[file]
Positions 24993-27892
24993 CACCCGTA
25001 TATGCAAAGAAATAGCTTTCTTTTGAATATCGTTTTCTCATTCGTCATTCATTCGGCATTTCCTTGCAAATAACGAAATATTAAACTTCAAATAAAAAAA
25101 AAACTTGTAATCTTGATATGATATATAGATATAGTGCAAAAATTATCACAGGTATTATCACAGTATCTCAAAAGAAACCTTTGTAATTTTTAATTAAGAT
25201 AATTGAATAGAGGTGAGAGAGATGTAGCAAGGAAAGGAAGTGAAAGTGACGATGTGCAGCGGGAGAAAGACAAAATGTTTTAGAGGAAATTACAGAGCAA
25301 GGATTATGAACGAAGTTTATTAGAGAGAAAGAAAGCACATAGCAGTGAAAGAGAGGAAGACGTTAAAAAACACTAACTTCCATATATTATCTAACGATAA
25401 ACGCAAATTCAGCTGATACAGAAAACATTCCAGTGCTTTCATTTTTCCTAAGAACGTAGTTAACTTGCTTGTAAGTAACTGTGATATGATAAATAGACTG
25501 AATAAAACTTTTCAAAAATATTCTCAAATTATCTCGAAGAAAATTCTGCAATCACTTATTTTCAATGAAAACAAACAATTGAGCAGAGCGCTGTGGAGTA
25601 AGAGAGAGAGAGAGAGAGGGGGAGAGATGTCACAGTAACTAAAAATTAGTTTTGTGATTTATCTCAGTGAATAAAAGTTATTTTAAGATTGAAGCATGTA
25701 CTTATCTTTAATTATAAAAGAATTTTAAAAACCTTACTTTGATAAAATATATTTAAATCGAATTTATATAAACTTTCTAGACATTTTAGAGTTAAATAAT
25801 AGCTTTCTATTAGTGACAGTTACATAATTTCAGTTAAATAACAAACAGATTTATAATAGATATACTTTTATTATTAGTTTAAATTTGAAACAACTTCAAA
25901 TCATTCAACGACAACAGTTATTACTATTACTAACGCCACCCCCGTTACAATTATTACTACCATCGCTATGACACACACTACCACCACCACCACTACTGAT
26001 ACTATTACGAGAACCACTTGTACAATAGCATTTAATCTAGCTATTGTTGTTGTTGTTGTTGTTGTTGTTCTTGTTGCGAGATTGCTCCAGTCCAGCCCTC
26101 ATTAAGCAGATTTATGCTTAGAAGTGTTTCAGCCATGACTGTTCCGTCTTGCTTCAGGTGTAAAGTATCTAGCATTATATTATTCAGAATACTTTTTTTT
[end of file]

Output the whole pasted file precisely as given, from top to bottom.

Positions 24993-27892
24993 CACCCGTA
25001 TATGCAAAGAAATAGCTTTCTTTTGAATATCGTTTTCTCATTCGTCATTCATTCGGCATTTCCTTGCAAATAACGAAATATTAAACTTCAAATAAAAAAA
25101 AAACTTGTAATCTTGATATGATATATAGATATAGTGCAAAAATTATCACAGGTATTATCACAGTATCTCAAAAGAAACCTTTGTAATTTTTAATTAAGAT
25201 AATTGAATAGAGGTGAGAGAGATGTAGCAAGGAAAGGAAGTGAAAGTGACGATGTGCAGCGGGAGAAAGACAAAATGTTTTAGAGGAAATTACAGAGCAA
25301 GGATTATGAACGAAGTTTATTAGAGAGAAAGAAAGCACATAGCAGTGAAAGAGAGGAAGACGTTAAAAAACACTAACTTCCATATATTATCTAACGATAA
25401 ACGCAAATTCAGCTGATACAGAAAACATTCCAGTGCTTTCATTTTTCCTAAGAACGTAGTTAACTTGCTTGTAAGTAACTGTGATATGATAAATAGACTG
25501 AATAAAACTTTTCAAAAATATTCTCAAATTATCTCGAAGAAAATTCTGCAATCACTTATTTTCAATGAAAACAAACAATTGAGCAGAGCGCTGTGGAGTA
25601 AGAGAGAGAGAGAGAGAGGGGGAGAGATGTCACAGTAACTAAAAATTAGTTTTGTGATTTATCTCAGTGAATAAAAGTTATTTTAAGATTGAAGCATGTA
25701 CTTATCTTTAATTATAAAAGAATTTTAAAAACCTTACTTTGATAAAATATATTTAAATCGAATTTATATAAACTTTCTAGACATTTTAGAGTTAAATAAT
25801 AGCTTTCTATTAGTGACAGTTACATAATTTCAGTTAAATAACAAACAGATTTATAATAGATATACTTTTATTATTAGTTTAAATTTGAAACAACTTCAAA
25901 TCATTCAACGACAACAGTTATTACTATTACTAACGCCACCCCCGTTACAATTATTACTACCATCGCTATGACACACACTACCACCACCACCACTACTGAT
26001 ACTATTACGAGAACCACTTGTACAATAGCATTTAATCTAGCTATTGTTGTTGTTGTTGTTGTTGTTGTTCTTGTTGCGAGATTGCTCCAGTCCAGCCCTC
26101 ATTAAGCAGATTTATGCTTAGAAGTGTTTCAGCCATGACTGTTCCGTCTTGCTTCAGGTGTAAAGTATCTAGCATTATATTATTCAGAATACTTTTTTTT